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X-Ray Mag #62 - Sep 2014
X-Ray Mag #62 - Sep 2014
X-Ray Mag #62 - Sep 2014
X-Ray Mag #62 - Sep 2014
X-Ray Mag #62 - Sep 2014
X-Ray Mag #62 - Sep 2014
X-Ray Mag #62 - Sep 2014
X-Ray Mag #62 - Sep 2014
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U.S. to list loggerhead turtles as endangered

The federal government on Wednesday recommended an endangered-species listing for the loggerhead turtles in U.S.waters
A loggerhead sea turtle in the National Aquarium in Washington DC
Since loggerheads were listed as threatened in 1978 under the Endangered Species Act, they have continued to decline. Wildlife agencies say the primary cause is incidental capture in fishing nets and long lines. But the turtles also have lost beach nesting habitat.

n the Northwest Atlantic, the turtles have seen a nesting decline of 40 percent in the past decade. In the North Pacific, populations are down about 80 percent, and specialists fear that the turtles are on the brink of extinction. Scientists first petitioned the government in 2007 to change the turtles’ “threatened’’ status to “endangered.’’

"More needed to be done to protect this species," said Andrea Treece, a senior attorney with the Center for Biological Diversity, which along with other environmental groups petitioned the government to change the listing for North Pacific and Northwest Atlantic loggerhead populations.

Endangered status would trigger designation of critical habitat zones for the two populations found in the U.S., prompting protections that could affect future offshore oil drilling and other activities.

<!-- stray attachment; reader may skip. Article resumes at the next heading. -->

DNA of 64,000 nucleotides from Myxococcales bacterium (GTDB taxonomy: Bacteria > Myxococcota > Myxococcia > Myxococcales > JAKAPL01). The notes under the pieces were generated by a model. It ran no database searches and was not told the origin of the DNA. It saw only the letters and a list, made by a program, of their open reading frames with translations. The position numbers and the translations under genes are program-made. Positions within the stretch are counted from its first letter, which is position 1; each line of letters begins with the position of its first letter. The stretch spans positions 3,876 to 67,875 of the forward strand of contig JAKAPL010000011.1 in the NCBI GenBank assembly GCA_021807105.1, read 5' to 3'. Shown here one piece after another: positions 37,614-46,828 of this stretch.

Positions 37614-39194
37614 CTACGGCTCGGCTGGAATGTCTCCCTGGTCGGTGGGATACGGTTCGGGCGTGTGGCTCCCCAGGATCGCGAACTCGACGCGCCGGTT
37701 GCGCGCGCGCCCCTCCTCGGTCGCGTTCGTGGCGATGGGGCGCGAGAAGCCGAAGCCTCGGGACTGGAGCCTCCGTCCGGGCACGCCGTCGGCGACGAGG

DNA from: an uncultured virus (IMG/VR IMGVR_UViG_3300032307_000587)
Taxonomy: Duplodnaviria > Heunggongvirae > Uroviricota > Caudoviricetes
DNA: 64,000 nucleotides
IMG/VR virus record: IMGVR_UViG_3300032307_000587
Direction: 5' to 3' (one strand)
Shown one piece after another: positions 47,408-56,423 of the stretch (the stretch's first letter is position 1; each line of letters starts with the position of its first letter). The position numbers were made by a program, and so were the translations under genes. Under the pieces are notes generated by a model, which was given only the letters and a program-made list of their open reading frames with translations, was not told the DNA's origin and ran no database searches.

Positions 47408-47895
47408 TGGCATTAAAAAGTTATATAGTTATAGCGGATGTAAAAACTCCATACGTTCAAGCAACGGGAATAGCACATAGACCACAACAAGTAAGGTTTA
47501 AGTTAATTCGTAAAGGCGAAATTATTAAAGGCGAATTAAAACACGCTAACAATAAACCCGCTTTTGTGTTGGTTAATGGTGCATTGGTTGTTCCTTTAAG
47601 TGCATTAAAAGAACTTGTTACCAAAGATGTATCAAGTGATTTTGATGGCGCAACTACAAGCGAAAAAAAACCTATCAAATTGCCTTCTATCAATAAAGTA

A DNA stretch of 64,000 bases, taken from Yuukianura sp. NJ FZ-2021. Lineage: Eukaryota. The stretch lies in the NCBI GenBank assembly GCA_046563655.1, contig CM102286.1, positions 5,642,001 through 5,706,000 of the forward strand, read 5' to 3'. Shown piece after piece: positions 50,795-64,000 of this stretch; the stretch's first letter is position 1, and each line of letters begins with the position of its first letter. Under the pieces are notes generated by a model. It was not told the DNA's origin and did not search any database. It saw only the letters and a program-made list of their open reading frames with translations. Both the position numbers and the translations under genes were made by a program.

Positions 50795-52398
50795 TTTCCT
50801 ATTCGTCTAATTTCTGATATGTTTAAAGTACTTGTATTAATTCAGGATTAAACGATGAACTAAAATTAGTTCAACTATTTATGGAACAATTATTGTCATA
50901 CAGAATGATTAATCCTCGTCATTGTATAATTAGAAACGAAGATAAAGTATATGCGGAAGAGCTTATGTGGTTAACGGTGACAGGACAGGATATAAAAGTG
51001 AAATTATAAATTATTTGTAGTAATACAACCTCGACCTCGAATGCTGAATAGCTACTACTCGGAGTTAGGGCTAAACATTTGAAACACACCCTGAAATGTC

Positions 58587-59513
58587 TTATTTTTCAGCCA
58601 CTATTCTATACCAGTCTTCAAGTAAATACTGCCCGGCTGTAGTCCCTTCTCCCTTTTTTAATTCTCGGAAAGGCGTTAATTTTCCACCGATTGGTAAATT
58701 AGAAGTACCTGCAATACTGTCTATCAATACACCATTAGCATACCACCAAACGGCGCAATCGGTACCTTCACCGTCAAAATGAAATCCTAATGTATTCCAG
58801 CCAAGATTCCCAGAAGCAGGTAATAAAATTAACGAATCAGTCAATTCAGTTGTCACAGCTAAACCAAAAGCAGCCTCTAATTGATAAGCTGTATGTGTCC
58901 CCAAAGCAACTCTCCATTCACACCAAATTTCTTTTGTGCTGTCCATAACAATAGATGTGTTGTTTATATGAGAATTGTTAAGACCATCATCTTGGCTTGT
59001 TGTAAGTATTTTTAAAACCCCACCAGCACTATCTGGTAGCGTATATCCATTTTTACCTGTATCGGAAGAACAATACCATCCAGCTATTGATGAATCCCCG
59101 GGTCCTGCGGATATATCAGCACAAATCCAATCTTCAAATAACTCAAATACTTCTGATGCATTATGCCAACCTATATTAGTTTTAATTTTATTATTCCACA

But marine agencies concede that U.S. regulations alone will not save loggerheads, which live globally in the temperate and tropical zones of the Atlantic, Pacific and Indian oceans and Mediterranean Sea.

Loggerhead nests in the U.S. are found along the Atlantic and Gulf of Mexico coasts, from southern Virginia through Alabama. The North Pacific population hatches on the Japanese coast and some juveniles migrate to within a couple of hundred miles of California, where they feed in open waters.

“It is a very big day for loggerhead sea turtles,’’ said marine scientist Elizabeth Griffin of Oceana, an environmental advocacy group based in Washington. “I hope this is a turning point and that people start taking loggerhead sea turtle conservation more seriously.’’

The endangered species measure now goes through a public comment stage and could be in force by summer of 2011.

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